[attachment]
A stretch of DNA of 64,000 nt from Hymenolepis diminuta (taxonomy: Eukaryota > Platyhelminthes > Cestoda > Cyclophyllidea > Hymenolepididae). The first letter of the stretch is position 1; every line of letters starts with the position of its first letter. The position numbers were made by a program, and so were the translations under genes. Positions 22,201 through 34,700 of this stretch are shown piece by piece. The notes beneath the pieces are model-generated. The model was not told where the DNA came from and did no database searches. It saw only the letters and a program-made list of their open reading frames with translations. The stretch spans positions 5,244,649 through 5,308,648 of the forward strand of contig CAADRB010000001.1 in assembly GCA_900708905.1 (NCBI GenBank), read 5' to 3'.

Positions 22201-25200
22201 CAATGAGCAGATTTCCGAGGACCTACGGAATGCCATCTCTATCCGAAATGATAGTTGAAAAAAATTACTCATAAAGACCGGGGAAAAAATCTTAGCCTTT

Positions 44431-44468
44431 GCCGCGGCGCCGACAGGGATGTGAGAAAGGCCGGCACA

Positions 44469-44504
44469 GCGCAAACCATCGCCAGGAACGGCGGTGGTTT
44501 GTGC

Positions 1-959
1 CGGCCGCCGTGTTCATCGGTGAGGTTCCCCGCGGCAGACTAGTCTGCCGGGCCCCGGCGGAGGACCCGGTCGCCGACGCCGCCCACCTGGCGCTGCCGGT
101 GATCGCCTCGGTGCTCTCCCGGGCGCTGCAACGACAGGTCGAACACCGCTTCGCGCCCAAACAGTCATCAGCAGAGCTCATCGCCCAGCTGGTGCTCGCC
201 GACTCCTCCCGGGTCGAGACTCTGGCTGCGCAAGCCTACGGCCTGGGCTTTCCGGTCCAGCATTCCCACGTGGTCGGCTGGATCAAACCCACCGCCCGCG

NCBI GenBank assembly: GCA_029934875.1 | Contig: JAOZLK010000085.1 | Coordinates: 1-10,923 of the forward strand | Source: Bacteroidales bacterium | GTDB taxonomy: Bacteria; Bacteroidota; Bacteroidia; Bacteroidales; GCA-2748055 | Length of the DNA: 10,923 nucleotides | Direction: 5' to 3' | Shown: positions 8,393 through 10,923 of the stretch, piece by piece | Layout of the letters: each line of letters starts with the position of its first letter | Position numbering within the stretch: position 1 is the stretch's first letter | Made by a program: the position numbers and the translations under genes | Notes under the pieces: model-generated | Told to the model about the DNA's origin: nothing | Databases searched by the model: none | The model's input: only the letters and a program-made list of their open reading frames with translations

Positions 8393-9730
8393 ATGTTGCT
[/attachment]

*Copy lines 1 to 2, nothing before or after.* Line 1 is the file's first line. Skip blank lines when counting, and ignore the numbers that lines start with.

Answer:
A stretch of DNA of 64,000 nt from Hymenolepis diminuta (taxonomy: Eukaryota > Platyhelminthes > Cestoda > Cyclophyllidea > Hymenolepididae). The first letter of the stretch is position 1; every line of letters starts with the position of its first letter. The position numbers were made by a program, and so were the translations under genes. Positions 22,201 through 34,700 of this stretch are shown piece by piece. The notes beneath the pieces are model-generated. The model was not told where the DNA came from and did no database searches. It saw only the letters and a program-made list of their open reading frames with translations. The stretch spans positions 5,244,649 through 5,308,648 of the forward strand of contig CAADRB010000001.1 in assembly GCA_900708905.1 (NCBI GenBank), read 5' to 3'.

Positions 22201-25200